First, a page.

The economic fall-out from COVID-19 is significant and sweeping, with companies like J. Crew and Neiman Marcus filing for bankruptcy, and individuals being laid off en masse in light of non-essential business closures and shelter-in-place mandates. The recovery will need to address widespread unemployment and a rise in faltering businesses as a priority, while reducing the mountain of national debt that has accumulated in recent months.
Given “the economic storm” that has been caused by the pandemic, “every occupant of every C-suite is trying to figure out what they are willing to throw overboard” in order to cut costs. Reflecting on a potential halt to companies’ sustainability initiatives, the Wall Street Journal reported in May that “businesses that were planning to help save the world are now simply saving themselves,” with many putting eco-centric efforts on the back burner for the time being in much the same way as they did when the financial crisis hit in 2008.
But while many companies are expected to cut down on funds earmarked for sustainability endeavors, the circular economy – an economic system aimed at eliminating waste by extending the lifespan of resources and a key concept in the push towards sustainability – very well may offer part of the solution for lasting recovery.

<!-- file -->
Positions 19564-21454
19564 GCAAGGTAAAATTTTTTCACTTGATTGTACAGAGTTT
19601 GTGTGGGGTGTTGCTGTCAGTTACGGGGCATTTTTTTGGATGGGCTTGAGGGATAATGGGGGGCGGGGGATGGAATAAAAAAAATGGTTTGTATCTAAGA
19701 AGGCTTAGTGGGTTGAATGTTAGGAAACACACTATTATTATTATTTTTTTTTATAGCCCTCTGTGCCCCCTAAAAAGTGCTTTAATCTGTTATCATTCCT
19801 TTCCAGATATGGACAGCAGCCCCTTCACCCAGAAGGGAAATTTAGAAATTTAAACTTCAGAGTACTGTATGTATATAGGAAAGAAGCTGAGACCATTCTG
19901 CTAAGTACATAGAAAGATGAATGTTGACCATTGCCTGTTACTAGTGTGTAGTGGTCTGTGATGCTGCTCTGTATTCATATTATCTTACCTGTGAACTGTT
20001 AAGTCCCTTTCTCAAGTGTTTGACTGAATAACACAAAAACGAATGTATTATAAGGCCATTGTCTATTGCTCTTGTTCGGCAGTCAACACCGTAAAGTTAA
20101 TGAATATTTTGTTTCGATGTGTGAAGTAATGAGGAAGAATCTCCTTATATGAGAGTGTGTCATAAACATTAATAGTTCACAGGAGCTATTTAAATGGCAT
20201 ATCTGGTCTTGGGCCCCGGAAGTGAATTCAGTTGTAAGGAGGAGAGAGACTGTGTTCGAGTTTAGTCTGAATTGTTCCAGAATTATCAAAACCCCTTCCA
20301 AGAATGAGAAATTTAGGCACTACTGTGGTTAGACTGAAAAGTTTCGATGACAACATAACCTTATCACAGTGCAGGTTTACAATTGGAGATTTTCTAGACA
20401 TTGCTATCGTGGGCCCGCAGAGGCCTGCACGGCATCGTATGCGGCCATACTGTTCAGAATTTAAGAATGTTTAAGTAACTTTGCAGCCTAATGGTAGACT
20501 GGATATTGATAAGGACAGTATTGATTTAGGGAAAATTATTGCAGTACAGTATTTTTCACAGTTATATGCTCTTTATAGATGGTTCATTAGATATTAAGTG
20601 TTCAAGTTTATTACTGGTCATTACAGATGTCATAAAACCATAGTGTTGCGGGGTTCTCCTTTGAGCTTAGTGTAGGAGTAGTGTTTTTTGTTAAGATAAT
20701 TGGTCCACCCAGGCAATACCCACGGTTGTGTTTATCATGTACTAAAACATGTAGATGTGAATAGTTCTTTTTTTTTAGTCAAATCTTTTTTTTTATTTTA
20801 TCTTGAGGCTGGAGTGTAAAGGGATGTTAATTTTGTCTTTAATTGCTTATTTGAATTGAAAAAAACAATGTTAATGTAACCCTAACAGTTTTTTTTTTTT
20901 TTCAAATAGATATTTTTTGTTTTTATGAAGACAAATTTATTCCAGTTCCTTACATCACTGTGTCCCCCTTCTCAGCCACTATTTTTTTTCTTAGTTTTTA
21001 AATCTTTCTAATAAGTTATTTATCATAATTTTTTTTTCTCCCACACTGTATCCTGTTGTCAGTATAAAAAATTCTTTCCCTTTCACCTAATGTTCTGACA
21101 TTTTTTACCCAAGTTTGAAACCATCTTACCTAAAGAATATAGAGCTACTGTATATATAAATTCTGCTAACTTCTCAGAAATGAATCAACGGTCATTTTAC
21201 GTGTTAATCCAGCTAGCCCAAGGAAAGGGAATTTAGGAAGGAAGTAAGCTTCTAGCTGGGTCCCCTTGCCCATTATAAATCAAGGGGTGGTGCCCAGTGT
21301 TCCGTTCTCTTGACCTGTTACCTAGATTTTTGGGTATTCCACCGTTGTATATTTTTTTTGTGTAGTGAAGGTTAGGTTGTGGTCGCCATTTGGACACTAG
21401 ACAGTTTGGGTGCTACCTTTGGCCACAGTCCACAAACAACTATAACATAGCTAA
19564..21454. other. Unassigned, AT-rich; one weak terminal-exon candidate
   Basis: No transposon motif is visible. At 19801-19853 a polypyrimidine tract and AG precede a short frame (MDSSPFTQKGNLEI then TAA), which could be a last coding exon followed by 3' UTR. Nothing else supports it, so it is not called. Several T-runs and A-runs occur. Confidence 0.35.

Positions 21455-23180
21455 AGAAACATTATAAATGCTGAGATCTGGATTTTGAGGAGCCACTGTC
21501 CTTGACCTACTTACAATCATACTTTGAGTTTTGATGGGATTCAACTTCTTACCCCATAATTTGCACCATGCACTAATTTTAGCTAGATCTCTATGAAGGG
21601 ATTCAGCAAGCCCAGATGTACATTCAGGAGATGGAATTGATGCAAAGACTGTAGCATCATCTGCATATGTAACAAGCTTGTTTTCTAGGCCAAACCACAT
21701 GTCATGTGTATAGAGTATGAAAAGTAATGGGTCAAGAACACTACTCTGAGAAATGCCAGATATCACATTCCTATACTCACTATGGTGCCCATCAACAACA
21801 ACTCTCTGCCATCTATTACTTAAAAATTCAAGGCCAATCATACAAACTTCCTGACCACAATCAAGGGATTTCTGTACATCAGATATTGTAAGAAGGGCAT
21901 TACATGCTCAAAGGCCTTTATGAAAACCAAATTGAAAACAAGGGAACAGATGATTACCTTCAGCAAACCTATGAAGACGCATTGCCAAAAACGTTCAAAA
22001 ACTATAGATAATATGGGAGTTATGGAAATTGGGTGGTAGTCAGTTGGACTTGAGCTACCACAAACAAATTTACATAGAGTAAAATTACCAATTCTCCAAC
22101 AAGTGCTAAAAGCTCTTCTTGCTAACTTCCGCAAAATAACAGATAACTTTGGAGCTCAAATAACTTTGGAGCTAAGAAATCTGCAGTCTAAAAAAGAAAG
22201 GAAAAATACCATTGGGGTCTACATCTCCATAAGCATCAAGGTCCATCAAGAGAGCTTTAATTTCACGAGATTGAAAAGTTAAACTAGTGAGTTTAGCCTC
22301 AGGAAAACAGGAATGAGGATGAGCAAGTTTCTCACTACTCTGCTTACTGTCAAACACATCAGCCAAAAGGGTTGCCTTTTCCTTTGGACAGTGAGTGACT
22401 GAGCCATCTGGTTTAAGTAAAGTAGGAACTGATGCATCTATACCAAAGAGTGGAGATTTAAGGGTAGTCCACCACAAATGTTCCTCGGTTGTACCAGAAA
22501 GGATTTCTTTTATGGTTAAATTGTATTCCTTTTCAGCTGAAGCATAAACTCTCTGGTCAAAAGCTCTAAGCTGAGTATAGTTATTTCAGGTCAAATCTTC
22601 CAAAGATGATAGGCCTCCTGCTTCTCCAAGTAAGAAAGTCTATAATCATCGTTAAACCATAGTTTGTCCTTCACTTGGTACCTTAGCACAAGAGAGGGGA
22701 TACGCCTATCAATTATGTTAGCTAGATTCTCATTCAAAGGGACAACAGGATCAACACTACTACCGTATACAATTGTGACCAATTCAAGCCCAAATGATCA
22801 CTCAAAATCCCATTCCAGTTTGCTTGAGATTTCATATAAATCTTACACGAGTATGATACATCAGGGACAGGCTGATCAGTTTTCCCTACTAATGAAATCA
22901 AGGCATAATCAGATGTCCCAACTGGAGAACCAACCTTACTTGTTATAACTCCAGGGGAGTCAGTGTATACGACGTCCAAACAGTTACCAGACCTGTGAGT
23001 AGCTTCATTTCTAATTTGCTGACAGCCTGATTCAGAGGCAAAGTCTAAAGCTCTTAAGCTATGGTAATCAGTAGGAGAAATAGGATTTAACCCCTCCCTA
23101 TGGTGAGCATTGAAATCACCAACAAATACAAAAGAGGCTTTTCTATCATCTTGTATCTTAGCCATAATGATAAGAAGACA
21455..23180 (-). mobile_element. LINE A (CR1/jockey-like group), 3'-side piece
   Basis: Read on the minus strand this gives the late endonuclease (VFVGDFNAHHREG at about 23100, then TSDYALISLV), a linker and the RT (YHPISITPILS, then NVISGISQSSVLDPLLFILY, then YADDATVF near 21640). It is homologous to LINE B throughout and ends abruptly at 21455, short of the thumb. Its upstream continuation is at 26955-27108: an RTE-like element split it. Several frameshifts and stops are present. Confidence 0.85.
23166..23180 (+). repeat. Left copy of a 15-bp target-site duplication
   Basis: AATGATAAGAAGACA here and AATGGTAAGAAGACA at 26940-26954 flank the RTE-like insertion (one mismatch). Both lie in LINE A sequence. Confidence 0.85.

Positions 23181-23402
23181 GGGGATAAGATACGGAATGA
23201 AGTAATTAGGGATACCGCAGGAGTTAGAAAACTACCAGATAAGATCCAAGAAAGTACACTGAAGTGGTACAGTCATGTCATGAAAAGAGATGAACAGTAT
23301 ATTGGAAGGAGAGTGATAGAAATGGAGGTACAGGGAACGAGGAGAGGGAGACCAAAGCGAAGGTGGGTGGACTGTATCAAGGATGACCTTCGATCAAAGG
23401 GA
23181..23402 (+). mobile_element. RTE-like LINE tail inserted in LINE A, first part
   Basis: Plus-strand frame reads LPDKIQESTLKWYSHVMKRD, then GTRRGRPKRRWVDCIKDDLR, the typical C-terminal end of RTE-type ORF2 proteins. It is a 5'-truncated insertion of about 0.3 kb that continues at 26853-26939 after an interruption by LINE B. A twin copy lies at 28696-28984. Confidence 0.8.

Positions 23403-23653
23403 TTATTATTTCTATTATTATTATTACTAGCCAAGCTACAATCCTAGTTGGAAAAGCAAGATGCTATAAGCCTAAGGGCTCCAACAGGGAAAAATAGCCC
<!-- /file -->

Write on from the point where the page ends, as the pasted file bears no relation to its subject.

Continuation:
What is wrong with our current model?
The circular economy is best understood by first looking at the linear economic model that has dominated industrial activity since the 19th century: Resources are extracted to produce goods, which are then distributed to markets, consumed and thrown away at the end of their useful life. In short it is a “Take – Make – Waste” model. This system worked well in a world of less than one billion inhabitants, in which resources were cheap and abundant, and waste was not a particular problem.
But the world has changed. With 7 billion people on the planet – and rising – all expecting the standard of living we have grown accustomed to in the West, our demand on resources has grown, increasing pressures on non-renewable resources and waste management.
According to the United Nations’ 2017 Resource Panel Report, around 90 billion tons of natural resources are extracted every year to make the goods that we consume. This equates to more than 12 tons per year for every person on the planet. Based on current trends, that number is likely to double by 2050, and as of now, only 10 percent of these resources are recovered according to Circle Economy.
What is the circular economy?